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Tabletop Battle System

The battle system is both simpler and yet more dynamic than other popular tabletop RPGs. This section is divided into player and game master sections.


Turn Order/Overview

Battles are played standard on a 36x36 grid. This may change depending on the geography, setting or limitations imposed by your game master (henceforth GM) for this particular instance. Your speed attribute determines your order.
All players go sequentially after the other, then the GM plays the NPCs. A turn order can be upset by three potential events: A speed buff, speed debuff or environmental event. The latter case is an external event caused by a NPC or player character not participating in the battle manipulating the environment such as making a tree fall in the attack path of the enemy or such.
Unless ambushed, players are generally the first to move. (or down to a coinflip at GM's discretion.)


Movement is calculated by your athletics score multiplied by your height in feet. Rounding down is used unless a .7 or higher decimal results.
Each player has one movement action, one supplementary action (such as equipping or unequipping a weapon or preparing a potion for later use) and one attack.
A player who elects not to attack or use a spell will automatically go into a defensive mode, which reduces damage by 50% for the next GN turn.
A player moving near an enemy does not provoke attacks of opportunity, unless an opponent has a trigger distance. Such things MUST be revealed by the GM upon request.
A player whose armor is crippled will take a 30% penalty if standard armor or a 50% if heavy armor. There is no penalty for crippled light armor.


Accuracy is determined by the weapon matchup. A three way power triangle happens between blades, blunt weapons, and lanced weapons.: A strong matchup will have near-perfect accuracy and a 30% damage buff, a weak matchup will have a 50% accuracy by default, not counting glanced blows. Mounted players have benefits compared to unmounted players. A matched matchup will have an accuracy of 90% and normal damage.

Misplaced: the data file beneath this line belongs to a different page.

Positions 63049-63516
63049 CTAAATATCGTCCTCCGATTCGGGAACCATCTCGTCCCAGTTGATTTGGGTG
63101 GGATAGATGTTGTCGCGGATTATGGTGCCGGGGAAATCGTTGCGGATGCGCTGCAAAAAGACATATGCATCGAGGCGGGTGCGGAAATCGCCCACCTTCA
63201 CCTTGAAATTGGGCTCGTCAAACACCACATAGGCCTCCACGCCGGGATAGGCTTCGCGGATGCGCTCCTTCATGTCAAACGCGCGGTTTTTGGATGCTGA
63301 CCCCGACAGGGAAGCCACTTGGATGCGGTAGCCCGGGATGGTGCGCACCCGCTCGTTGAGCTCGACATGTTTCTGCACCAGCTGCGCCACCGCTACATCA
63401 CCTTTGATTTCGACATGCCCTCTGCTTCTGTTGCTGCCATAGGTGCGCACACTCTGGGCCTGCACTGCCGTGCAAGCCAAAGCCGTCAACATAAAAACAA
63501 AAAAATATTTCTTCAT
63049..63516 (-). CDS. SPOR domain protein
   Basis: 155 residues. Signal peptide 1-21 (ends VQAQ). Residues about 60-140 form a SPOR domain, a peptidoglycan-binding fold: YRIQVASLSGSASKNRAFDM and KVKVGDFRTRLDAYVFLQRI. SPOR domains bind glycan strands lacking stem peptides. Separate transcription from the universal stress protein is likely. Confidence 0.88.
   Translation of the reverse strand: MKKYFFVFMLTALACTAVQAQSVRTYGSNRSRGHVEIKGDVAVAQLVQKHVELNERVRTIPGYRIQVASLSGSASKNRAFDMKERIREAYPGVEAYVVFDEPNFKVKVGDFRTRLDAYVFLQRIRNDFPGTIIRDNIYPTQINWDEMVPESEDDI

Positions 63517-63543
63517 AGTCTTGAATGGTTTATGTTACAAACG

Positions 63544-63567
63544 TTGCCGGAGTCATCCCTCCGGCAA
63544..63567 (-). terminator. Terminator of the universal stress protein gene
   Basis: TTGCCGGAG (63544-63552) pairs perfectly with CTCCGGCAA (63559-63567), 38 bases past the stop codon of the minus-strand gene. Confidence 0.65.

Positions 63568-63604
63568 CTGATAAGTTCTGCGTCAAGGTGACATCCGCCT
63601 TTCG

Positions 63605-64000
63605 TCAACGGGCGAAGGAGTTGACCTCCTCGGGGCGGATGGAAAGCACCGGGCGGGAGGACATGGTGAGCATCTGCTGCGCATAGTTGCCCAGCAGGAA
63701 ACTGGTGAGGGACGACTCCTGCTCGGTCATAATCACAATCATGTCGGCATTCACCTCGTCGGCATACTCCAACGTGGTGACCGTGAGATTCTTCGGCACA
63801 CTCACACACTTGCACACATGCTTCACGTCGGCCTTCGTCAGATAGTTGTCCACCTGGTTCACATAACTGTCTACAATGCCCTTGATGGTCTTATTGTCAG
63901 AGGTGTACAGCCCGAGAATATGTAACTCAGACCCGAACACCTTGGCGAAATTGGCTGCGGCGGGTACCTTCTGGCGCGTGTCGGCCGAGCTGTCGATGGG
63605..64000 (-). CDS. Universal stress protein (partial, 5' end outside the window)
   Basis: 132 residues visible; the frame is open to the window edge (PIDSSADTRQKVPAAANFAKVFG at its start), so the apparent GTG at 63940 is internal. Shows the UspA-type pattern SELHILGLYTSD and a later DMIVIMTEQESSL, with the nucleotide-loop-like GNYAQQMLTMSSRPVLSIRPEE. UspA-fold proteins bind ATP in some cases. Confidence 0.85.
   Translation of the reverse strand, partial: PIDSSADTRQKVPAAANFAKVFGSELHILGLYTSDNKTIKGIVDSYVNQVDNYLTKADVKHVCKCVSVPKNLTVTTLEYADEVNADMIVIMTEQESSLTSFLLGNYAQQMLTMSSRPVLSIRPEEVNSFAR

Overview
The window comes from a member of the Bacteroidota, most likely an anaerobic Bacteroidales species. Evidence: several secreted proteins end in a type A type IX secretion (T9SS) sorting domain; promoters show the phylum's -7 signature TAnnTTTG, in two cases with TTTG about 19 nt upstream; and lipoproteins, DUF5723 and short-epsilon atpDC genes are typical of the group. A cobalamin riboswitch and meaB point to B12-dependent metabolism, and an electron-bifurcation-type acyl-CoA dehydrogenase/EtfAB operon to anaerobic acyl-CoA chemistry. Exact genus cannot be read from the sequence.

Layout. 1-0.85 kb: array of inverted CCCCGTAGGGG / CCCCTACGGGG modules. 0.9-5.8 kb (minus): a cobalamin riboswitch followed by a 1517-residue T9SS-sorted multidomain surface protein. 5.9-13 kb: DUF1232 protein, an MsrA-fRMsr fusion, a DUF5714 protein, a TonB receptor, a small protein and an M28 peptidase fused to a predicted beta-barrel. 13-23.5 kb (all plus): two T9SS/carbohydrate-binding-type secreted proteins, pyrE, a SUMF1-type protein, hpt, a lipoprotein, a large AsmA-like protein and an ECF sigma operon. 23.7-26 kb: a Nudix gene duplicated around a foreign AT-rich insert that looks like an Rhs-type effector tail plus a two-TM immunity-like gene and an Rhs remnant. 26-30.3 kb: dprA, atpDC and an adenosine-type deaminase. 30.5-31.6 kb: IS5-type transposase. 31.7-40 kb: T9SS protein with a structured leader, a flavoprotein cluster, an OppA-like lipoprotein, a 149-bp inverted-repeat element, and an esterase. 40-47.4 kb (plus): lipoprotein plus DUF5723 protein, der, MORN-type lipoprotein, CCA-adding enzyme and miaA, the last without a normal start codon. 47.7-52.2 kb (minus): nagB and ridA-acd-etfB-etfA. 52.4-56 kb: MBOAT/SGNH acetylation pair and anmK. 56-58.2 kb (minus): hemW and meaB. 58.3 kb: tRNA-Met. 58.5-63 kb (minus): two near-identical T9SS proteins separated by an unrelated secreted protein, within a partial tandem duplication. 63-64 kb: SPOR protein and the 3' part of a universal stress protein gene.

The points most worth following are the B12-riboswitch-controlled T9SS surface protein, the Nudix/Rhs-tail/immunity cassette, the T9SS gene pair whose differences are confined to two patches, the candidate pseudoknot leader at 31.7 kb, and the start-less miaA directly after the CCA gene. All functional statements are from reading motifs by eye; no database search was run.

Armor functions as a damage mitigator. An armored player will have damage reductions (usually in tenths) and the GM must take this into account, as do NPCs. A successful hit to a light armored character will always do some amount of damage, but the damage will be lessened. For standard and heavy armor, the armor has a rating for damage mitigation, between 0 and 9. For all normal encounters, this will determine how effectiv a weapon is at damaging the character. Heavier armor, generally the higher the number. A rating of 9 means that only 10% of attacks will cause damage to the player, rolled on a 1d10 dice.

Spells and Techniques

Spells and techniques that cause damage will ignore an unenchanted armor that is not made of silver or higher grades. Support spells or enchanted gear provides protection from magic. Spell damage is determined by the damage potential of the spell's listing, plus any racial, class or proficiency bonuses the player character has. Spells do not require specific preparation. As long as a crystal is in the player's inventory with sufficient charges for the relevant spell, it can proceed.
Combat spells have an elemental alignment. Specialization in elements is common as few players will ever reach enough experience to obtain specialization in all six elements.
Support spells will detail how they are activated and used in their spell description.